The Stock Exchange of Hong Kong’s New Documentary Requirements Now in Effect

In February 2019, the Stock Exchange of Hong Kong (“SEHK”) adopted a number of amendments to the Listing Rules, including new requirements for directors of listed companies and supervisors of listed PRC companies to provide the SEHK with their contact information. These amendments are now in effect.


Any former names and aliases of a new director or supervisor must be disclosed in the announcement of that director or supervisor’s appointment or the listing document in the case of an IPO. The same disclosure is required in listing documents for non-IPO transactions and listed issuers’ annual reports. Additionally, directors and supervisors must submit the following contact information to the SEHK: telephone numbers; mobile phone numbers; facsimile numbers (if available); e-mail addresses (if available); residential addresses; and correspondence addresses (if different from their residential addresses). The listed issuer must update the SEHK if there are any changes to the above information.

Every new director of a listed issuer and every new supervisor of a PRC listed issuer must sign and lodge a declaration and undertaking in the form prescribed in Appendix 5B, 5H or 5I to the Listing Rules. These forms have now been amended to require directors and supervisors to undertake to inform the SEHK of their contact information.

The amended Form I of Appendix F to the Listing Rules now requires supervisors to undertake that it will provide the SEHK with information and documents that it considers appropriate to protect investors or ensure the smooth operation of the market, and to co-operate in any investigation by the Listing Division and/or the Listing Committee. This aligns the obligations of supervisors with those of listed issuers and their directors.


Listed issuers are no longer required to submit a declaration (in the form of Appendix 5F) and a certified copy of their board resolutions when they issue new securities. When issuing new securities, a listed issuer now must confirm in the next day disclosure return and/or the relevant monthly return that:

  1. its board has duly authorised the issue of securities;
  2. any pre-conditions and requirements relating to the issue have been satisfied;
  3. all money due to the listed issuer in respect of the issue has been received;
  4. all pre-conditions for listing imposed by the Listing Rules under “Qualification of listing” have been fulfilled;
  5. all (if any) conditions contained in the formal letter granting listing of and permission to deal in the securities have been fulfilled;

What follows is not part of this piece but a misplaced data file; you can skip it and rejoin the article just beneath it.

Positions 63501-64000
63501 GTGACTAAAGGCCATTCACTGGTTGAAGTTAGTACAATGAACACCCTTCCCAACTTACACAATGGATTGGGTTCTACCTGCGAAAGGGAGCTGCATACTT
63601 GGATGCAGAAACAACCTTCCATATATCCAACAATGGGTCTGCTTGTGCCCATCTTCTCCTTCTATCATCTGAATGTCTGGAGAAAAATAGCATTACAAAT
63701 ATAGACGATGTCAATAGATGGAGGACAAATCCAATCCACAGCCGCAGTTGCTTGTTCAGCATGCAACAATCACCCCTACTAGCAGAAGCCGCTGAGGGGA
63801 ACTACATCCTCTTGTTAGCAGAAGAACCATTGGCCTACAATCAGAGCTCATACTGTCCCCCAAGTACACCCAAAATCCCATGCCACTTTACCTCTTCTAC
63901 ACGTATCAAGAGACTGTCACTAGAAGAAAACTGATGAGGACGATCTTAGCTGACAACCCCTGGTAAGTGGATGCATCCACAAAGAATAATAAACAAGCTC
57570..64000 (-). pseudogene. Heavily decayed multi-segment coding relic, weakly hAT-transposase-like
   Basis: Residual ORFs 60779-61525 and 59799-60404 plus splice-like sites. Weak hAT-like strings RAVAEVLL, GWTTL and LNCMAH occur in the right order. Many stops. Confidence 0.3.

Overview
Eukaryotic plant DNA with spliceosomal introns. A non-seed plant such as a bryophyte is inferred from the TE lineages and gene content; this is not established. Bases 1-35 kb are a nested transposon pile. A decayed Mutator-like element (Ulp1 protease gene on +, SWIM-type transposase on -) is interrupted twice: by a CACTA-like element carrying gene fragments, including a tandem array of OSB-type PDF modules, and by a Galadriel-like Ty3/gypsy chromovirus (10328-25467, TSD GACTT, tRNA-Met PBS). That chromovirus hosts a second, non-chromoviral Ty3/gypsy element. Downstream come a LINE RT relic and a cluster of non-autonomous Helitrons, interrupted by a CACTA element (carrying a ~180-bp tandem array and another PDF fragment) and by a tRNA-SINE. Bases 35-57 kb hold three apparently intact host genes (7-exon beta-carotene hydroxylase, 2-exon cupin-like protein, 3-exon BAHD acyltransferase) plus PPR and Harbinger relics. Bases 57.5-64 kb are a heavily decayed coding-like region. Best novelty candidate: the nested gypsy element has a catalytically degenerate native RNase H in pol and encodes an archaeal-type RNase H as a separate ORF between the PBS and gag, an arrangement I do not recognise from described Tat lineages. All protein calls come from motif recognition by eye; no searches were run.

6. all the securities of each class are in all respects identical;
  7. all documents required by the Companies (Winding up and Miscellaneous Provisions) Ordinance to be filed with the Registrar of Companies have been duly filed and that compliance has been made with all other legal requirements;
  8. all the definitive documents of title have been delivered/are ready to be delivered/are being prepared and will be delivered in accordance with the terms of issue; and
  9. completion has taken place of the purchase by the issuer of all property shown in the listing document to have been purchased or agreed to be purchased by it and the purchase consideration for all such property has been duly satisfied.

Previously, listed issuers were only required to make the first two of the above confirmations in their Appendix 5F declarations.

Listed issuers are no longer required to submit to the SEHK a copy of the trust deed/deed poll relating to debentures, loan stock, notes or bonds since this document is not reviewed by the SEHK. Where a listed issuer makes a material change to a document after the SEHK has issued the “no further comment” confirmation (other than changes made to address comments attached to that confirmation), the listed issuer must resubmit the document to the SEHK for further comment before the issue.

Solicitor, Charltons Law, Hong Kong

With a background in banking and debt capital markets in London and Hong Kong, Kim joined boutique corporate law firm, Charltons, in 2003 and focuses on Hong Kong corporate finance regulation, including IPOs, listed company regulatory compliance, SFC licensing, funds, and debt capital markets.  Her main interest is the development of Hong Kong regulation to facilitate Hong Kong’s continued growth as Asia’s premier international finance centre.  Key areas of interest currently include continued broadening of access to Hong Kong’s stock exchange, crypto assets, crowd-funding, fintech, virtual banking and green banks.